Disney Pixar’s Up is one of the most talked about films of the year after its success at the U.S. box office back in May. Now that the film has floated its way over to Europe, the accompanying video game has been released.
For those who have yet to see the film, the storyline consists of 78-year-old Carl Fredricksen following his childhood dream of becoming an adventurer by attaching hundreds upon hundreds of balloons to his house so that he can guide it to Paradise Falls. Carl is joined on his adventure by Russell, an eight year old Wilderness Explorer who is on the verge of obtaining the “Assisting the Elderly” badge, and Dug, a dog with the ability to talk. The trio embark on their adventure at Paradise Falls, where they come across some not-so-friendly characters. Unfortunately players of the game would have very little knowledge of this without first viewing the film.
The main problem with Up: The Video Game is the major differences between the video game’s narrative in comparison to the movie. Having seen the film prior to playing the game, it felt awkward taking control of Dug in aerial dog flight combat at such an early stage, whereas a gentler introduction was expected. On top of that, there are some pretty drastic changes to the storyline throughout. There’s only so far movie-game developers can go in altering a storyline and, in this case, it appears they’ve gone a little too far with this one.
The game’s cutscenes are disguised as black and white television sequences titled: ‘Spotlight on Adventure,’ consisting of a short summary of the completed level before the next level is introduced. Whilst this was a particular interesting idea, the execution isn’t the most impressive with the cinematics failing to provide any useful information. Nevertheless, the gameplay is where Up becomes a surprise hit.
Each of the game’s characters has unique abilities which must be used in order to progress over obstacles such as tight ledges and vines. At times, players are required to use teamwork that usually consists of hoisting the other character onto higher ground by using rope (Russell) or a walker (Carl) and Kevin, a rare colourful bird, is often on hand (or should that be claw) to give Russell the extra boost he needs to reach higher and further places.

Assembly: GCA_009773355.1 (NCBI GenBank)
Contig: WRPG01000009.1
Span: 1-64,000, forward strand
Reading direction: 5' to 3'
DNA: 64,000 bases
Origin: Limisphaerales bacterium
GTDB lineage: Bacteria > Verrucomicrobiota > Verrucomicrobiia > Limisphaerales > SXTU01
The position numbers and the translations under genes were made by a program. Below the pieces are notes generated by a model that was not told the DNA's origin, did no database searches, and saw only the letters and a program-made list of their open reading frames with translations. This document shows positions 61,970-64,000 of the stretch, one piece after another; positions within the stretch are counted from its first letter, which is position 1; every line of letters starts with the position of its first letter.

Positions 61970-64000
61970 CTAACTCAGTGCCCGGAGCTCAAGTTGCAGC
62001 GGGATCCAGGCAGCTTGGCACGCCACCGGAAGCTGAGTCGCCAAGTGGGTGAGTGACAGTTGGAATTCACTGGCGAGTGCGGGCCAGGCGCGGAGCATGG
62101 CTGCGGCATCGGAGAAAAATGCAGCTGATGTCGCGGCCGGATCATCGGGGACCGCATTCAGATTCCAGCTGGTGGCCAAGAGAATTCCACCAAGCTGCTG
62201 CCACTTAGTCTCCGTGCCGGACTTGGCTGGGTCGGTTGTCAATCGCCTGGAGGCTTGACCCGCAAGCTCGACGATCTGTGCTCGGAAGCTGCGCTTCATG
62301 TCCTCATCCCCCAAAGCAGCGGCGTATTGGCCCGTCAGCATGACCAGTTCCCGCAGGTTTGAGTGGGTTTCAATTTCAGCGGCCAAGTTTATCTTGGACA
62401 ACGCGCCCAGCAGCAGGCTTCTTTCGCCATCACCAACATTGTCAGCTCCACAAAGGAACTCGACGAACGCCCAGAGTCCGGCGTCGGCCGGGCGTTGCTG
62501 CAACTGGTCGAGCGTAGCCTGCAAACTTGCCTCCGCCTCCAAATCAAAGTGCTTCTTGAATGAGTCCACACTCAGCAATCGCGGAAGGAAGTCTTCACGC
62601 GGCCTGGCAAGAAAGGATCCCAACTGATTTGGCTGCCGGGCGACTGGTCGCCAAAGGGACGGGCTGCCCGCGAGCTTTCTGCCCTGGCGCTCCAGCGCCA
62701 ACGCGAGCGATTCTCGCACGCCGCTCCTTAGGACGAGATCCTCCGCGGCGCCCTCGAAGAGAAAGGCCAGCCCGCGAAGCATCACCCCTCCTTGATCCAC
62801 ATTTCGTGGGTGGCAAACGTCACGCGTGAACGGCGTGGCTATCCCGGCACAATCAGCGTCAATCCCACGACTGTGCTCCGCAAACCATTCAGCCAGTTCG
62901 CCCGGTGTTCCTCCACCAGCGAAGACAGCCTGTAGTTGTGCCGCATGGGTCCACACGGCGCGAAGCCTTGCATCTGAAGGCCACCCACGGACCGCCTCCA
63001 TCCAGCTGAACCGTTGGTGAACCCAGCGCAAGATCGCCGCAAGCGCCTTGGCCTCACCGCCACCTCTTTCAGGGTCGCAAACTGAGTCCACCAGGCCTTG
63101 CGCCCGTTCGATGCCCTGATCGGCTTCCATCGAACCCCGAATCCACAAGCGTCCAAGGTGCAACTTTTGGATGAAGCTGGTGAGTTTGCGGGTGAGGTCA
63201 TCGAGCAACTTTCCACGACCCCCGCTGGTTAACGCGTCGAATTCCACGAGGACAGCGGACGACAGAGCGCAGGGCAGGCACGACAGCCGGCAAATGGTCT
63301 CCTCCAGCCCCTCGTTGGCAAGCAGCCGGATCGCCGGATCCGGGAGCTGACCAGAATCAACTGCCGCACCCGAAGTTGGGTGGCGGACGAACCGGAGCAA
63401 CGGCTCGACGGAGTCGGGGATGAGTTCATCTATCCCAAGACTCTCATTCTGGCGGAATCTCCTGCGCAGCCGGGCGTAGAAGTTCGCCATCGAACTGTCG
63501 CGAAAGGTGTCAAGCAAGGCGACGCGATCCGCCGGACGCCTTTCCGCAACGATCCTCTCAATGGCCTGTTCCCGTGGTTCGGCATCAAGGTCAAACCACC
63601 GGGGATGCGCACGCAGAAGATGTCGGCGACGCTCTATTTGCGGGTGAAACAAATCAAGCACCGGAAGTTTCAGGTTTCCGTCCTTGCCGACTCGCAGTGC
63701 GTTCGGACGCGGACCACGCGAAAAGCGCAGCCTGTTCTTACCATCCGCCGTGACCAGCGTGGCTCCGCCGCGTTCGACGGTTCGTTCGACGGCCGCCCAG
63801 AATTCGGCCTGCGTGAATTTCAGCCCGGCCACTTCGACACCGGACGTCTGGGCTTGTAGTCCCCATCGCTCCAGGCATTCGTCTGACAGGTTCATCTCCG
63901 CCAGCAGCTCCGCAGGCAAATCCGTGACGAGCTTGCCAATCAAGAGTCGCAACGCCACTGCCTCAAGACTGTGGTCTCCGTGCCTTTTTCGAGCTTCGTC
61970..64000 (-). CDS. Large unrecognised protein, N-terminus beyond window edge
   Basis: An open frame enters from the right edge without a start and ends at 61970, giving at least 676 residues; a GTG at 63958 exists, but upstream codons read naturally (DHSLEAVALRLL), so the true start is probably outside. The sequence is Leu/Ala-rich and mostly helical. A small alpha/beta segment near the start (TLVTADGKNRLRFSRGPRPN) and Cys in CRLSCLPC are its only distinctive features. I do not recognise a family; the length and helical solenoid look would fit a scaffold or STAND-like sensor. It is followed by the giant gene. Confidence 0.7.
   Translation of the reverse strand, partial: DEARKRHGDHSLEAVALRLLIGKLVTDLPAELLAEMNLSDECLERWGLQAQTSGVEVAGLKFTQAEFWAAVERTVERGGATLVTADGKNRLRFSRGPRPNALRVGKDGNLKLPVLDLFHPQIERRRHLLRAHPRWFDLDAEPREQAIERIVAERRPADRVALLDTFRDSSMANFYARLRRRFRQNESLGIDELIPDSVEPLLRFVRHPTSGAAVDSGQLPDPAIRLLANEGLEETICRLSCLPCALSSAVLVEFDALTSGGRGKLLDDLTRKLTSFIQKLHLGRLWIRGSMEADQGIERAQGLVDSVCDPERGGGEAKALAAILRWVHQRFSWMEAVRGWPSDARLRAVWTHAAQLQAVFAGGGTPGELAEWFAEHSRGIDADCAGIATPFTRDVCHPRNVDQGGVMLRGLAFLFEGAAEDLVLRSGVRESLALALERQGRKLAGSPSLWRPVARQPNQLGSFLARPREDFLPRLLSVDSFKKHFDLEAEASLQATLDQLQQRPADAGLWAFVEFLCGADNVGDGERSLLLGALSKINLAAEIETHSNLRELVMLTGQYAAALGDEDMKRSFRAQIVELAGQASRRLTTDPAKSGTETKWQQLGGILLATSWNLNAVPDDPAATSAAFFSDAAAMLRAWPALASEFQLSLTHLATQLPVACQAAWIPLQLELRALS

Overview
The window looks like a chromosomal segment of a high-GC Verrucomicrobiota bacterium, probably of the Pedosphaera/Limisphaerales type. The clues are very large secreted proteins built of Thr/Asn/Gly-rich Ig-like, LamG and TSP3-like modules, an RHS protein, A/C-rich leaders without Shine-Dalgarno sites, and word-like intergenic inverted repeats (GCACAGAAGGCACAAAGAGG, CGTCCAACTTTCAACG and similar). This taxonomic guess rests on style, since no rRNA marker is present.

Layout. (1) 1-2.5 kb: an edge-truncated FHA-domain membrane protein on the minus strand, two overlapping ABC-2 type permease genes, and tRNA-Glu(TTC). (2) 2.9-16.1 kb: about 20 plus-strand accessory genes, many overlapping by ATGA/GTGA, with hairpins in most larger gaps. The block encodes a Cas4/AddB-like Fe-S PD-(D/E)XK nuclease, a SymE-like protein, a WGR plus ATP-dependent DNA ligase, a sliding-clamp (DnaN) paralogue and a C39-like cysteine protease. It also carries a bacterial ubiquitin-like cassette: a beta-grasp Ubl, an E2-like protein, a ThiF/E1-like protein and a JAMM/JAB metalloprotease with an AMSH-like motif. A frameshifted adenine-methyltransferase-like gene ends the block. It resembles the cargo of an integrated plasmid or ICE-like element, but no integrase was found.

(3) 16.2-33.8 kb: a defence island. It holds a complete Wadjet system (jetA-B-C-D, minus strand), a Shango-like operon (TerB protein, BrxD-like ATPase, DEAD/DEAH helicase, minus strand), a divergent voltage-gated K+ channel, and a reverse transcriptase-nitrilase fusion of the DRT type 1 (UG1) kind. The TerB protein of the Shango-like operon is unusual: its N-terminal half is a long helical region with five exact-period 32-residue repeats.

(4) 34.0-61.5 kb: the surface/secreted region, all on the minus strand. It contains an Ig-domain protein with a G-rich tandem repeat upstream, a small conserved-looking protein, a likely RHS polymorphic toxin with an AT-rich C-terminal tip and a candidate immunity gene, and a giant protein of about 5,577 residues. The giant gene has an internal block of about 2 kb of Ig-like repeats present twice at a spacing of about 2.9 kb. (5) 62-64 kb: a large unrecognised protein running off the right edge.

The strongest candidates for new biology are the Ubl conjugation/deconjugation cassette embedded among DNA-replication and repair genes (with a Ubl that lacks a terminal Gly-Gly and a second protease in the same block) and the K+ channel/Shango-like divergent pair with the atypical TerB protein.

Similarly to the numerous LEGO titles, the game features a surprisingly good drop-in drop-out co-operative system. Another local player can join the current game by simply pressing the start button and taking control of Russell at any point. If they feel the need to drop out, the process takes a matter of seconds, with the player once again pressing the start button; it really is that simple and with players being forced into working together, there is a real sense of co-operative play about it.
However, movie-based titles have never been renowned for their multiplayer game modes and Up is no exception. The multiplayer sees players taking to the skies with the game’s characters as they play one of three modes: Attack, Pop and Team, neither of which is particularly entertaining. With no Xbox Live play, the multiplayer is limited to four players on the one console and Up: The Video Game isn’t necessarily a title you would get your friends round to play…
Other than the game’s short story mode (that doesn’t have enough life for a second playthrough) and poor multiplayer, the game doesn’t provide much else in terms of playable content. Whilst there are bonus features to view, they aren’t particularly interesting and mostly consist of the story mode cutscenes.
Graphically, the game isn’t particularly impressive. Whilst everything is clearly identifiable, nothing is to a predominantly good standard, even in glorious high definition. Alas, the game’s audio is to a high-quality, using a number of the voice actors from the film, alongside some solid sound effects.
Despite its flaws, Up: The Video Game is one of the better attempts at enhancing the movie experience through video games. The combination of enjoyable gameplay and audio overcomes the short, problematic story mode, though isn’t enough to secure the interest of the more mature gamer.
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